Some say last week’s attack in Paris underscores a change in terrorist tactics – from high-overhead, difficult attacks on “hard” targets (targets that are in some way defended), like the US Embassies in Nairobi and Dar Es Salaam, the USS Cole, and even US airliners on 9/11, to “soft targets” like the Nairobi Mall, schools in Pakistan and Nigeria, tourist hotels and synogogues, and rooms full of recalcitrant journalists in cities where guns are banned in fact or effect.
It’s a trend that intelligence officials say makes the fight against terrorist threats more complex and potentially more disturbing because the kinds of attacks now grabbing global headlines require far less planning and are harder to detect and disrupt.
It’s not a new trend, of course; after 9/11, Al Quada attacked a disco in Bali, buses and trains in London and Madrid, and countless other “soft” targets. And the PLO was massacring Israeli school children in their kibbutz classrooms and buses (the 1970 Avivim Massacre, the Kiryat Shmona massacre, and the Ma’alot Massacre) over forty years ago.
There are those who say the answer is to give police and intelligence even more power than they already have – which makes sense on the one hand, and pushes us further down the slippery slope toward having no freedom at all, in which case the terrorists will have not only won, but they’ll keep killing people anyway.
The Israeli examples are instructive, of course; after the three heart-wrenching massacres I list above (which killed 42 school children altogether), the Israelis started allowing teachers to carry legally-permitted guns in the classroom. Over time, that morphed into security guards, which I think is a step back, but the point is they turned “soft targets” into “hard targets”.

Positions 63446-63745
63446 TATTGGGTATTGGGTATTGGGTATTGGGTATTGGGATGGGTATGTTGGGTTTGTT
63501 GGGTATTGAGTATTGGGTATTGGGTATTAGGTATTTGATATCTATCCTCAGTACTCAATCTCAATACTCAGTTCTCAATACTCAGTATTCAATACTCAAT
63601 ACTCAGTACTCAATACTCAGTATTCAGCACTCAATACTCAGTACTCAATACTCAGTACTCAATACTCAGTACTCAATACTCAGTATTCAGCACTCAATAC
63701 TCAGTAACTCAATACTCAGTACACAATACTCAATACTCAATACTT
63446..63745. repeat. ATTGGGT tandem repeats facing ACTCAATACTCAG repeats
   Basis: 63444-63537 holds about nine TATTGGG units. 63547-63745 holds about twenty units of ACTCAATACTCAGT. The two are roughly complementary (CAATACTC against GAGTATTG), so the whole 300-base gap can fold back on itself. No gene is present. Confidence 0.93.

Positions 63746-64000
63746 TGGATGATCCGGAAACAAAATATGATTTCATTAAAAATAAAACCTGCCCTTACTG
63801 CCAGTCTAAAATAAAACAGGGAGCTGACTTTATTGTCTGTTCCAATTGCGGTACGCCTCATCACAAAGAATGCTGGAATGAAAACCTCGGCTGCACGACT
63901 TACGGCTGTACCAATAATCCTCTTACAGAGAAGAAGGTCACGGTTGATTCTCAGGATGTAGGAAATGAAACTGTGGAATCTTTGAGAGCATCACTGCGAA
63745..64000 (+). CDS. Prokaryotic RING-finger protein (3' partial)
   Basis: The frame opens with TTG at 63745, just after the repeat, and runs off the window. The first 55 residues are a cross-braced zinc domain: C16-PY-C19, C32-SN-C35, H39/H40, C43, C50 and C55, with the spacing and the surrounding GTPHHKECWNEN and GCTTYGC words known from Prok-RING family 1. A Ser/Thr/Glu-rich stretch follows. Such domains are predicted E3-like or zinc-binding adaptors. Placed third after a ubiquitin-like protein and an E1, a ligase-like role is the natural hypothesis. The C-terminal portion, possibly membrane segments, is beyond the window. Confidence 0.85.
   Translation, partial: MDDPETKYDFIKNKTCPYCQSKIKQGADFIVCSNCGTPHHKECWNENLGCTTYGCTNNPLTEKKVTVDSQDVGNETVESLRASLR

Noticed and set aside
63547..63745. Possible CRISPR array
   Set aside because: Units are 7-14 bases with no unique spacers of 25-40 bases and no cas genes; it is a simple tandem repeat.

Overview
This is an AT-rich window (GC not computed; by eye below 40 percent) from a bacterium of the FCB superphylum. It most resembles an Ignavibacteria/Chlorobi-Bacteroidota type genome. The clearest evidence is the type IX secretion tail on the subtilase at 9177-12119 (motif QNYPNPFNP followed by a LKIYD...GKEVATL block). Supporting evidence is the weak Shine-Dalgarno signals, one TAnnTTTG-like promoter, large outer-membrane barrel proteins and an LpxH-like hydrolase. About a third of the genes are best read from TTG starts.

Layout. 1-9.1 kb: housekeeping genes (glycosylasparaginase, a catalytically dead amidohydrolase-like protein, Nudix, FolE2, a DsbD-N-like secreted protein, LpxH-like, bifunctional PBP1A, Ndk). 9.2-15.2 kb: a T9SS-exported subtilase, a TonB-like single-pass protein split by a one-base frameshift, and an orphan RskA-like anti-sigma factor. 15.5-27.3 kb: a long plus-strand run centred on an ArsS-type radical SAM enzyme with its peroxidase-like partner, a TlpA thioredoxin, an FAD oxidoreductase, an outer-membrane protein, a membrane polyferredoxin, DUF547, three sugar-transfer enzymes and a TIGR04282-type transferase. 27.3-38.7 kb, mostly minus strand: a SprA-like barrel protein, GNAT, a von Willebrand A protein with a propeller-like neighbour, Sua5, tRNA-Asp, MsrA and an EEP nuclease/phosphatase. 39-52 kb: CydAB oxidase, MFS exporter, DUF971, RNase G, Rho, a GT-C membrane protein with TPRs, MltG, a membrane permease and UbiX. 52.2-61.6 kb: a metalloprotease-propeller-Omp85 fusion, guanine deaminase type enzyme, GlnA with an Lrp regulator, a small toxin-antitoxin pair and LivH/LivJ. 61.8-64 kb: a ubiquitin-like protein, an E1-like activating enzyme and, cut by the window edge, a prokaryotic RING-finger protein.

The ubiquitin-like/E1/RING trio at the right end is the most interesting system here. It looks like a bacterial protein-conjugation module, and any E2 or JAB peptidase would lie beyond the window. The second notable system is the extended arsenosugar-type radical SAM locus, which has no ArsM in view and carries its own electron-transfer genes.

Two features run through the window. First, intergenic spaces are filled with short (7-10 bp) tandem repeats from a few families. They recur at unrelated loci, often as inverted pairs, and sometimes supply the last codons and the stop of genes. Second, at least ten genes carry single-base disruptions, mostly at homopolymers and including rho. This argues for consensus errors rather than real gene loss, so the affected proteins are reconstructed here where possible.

In parts of the US, “soft targets” are a little harder; many, many people have made themselves into “harder targets” with their legally-permitted firearms, to the chagrin of not a few murderers (spree killers rather than terrorists, although to the would-be victim, the distinction is secondary).
And Minnesota is one of those places with a fairly enlightened civilian carry permit law. It could be better – see Arizona, Alaska, Vermont and Wyoming – but it’s gotten better over the past decade.
So Minnesota targets should be just that little bit “harder”, right?
Back to the drawing board there.